Dating used to be fun and quite dramatic in my twenties. It was a lot of butterflies in my stomach, crushes on different people with different personalities, that hope of finding "THE ONE", and learning that people have different values and principles. I even learned about myself during the dating process. One thing a lot of people may not realize is that for me dating with hearing loss added some flavor to my dating experiences and significantly influenced the way I acted or reacted with men, even though I did not realize it at the time.
With this post, I will be exploring the world of dating from my perspective as a woman with hearing loss and hopefully provide some insights on how to navigate dating with hearing loss.
DISCLAIMER: All experiences/opinions are my own and may vary with other individuals with hearing loss.
Embracing Self-Acceptance: For the longest time, due to my hearing loss, I somehow felt like it was some sort of defect on my part. (Not that my loved ones made me feel this way) It was just some internalized nonsense. I felt like I had to overcompensate by tolerating some things I really shouldn't have tolerated, making accommodations for guys thinking "It must be difficult to date a girl like me, I have to make it easier". Coupled with a very traditional background that encourages women to be very subservient and a lifelong audition to be someone's wife. It was a terrible combination that resulted in a lot of unnecessary heartache. A lot of men knew this and took advantage. There was a lot of gaslighting involved when I eventually spoke up that I was being hurt. The thing with acting this way is that it is at complete odds with my strong personality. It was quite challenging.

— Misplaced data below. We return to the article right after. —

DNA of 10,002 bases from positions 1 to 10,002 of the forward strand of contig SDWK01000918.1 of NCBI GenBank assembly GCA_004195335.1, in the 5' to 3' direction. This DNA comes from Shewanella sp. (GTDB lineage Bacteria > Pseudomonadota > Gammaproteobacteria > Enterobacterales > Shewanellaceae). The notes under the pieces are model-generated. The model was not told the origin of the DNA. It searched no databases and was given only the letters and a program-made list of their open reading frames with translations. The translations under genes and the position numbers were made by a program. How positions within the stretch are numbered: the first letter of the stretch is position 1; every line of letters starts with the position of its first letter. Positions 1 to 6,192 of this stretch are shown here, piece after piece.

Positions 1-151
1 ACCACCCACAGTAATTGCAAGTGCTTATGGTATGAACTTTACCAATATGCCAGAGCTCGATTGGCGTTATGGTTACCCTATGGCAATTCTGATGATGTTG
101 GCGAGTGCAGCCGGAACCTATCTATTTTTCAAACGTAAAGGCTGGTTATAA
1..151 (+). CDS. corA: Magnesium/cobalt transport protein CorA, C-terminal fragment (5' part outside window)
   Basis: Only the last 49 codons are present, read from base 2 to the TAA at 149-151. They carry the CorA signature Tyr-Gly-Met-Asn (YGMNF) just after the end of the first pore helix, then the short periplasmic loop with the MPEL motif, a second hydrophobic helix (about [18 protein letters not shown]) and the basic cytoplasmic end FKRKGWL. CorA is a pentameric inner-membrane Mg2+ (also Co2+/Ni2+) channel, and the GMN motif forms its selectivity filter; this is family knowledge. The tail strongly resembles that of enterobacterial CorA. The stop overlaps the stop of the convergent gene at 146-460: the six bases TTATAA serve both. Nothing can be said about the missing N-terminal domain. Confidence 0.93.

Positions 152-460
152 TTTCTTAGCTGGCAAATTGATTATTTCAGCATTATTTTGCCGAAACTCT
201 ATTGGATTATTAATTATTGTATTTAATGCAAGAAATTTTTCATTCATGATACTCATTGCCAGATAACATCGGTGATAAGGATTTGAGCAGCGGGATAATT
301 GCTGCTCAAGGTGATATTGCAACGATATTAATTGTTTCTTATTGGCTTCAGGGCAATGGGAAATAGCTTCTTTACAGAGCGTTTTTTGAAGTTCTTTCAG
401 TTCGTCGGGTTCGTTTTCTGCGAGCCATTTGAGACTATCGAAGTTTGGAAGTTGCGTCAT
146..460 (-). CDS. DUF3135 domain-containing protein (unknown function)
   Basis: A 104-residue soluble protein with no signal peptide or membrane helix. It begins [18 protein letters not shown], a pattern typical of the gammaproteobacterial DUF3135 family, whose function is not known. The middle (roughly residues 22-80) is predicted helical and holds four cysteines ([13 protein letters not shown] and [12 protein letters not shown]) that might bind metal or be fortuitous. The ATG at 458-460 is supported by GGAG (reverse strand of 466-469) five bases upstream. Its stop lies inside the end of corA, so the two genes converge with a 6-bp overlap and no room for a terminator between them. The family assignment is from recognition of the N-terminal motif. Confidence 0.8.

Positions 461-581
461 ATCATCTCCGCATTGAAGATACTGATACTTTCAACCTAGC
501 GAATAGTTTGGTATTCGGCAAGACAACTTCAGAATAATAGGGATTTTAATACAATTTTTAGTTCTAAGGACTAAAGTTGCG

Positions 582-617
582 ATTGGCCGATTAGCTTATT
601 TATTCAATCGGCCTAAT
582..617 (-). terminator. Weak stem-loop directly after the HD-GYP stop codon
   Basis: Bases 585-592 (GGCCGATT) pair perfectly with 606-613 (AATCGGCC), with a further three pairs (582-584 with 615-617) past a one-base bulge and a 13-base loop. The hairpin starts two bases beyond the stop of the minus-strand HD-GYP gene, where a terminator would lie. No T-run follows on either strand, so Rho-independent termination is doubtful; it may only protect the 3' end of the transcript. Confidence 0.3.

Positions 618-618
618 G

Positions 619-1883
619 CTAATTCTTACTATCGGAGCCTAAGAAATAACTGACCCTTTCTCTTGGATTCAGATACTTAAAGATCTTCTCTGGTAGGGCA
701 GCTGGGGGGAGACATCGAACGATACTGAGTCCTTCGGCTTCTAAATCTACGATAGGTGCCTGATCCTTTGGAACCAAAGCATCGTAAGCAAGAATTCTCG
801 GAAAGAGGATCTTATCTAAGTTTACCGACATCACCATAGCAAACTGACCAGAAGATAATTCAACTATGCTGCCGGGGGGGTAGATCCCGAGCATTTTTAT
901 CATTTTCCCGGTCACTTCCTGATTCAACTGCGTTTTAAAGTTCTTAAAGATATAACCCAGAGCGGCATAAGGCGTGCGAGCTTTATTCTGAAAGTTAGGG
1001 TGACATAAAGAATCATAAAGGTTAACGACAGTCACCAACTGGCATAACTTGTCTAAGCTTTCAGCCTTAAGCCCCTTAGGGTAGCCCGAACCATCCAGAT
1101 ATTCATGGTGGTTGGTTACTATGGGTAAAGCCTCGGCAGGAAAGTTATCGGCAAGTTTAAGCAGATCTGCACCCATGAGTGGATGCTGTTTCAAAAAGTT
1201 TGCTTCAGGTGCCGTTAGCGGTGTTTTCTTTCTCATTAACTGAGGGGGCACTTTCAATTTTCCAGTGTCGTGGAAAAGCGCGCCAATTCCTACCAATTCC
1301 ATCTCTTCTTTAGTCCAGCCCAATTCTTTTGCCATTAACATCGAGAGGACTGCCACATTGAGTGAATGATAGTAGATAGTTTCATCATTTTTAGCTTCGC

Once I accepted and truly understood in my heart and mind that there was nothing wrong with me, my hearing loss is a part of who I am and it did not define my worth or ability to form connections. This made such a positive difference. I also came to realize people for the most part treated me the way I presented myself and treated myself. That's not to say there's not the usual conflict etc but being self-accepting made me a lot more of an emotionally healthy person.
Communication: A lot of times I was not always open, upfront, and honest with a potential love interest because I was afraid it would "scare them away" I also had not fully internalized it in a way that I was comfortable sharing it with people. For the longest time, I thought it was a weakness that would be weaponized against me. Now I understand the importance of being transparent and communicating my specific needs and my preferred communication methods. Whilst this may have resulted in some people finding it difficult to accept or change of attitudes, I now understand that anyone who I have to hide my hearing loss from, has no business being in my life anyway. It's easier for the other party too, so they understand that I may not have heard them when they say something. I suppose in a way it helps me start to build trust in the person when I see how they handle the information I have shared with them. I have had different responses, some have literally just said "Okay that's fine" and went on as normal, some have asked questions to try to understand it, and some have stopped communication. The responses have been varied and interesting.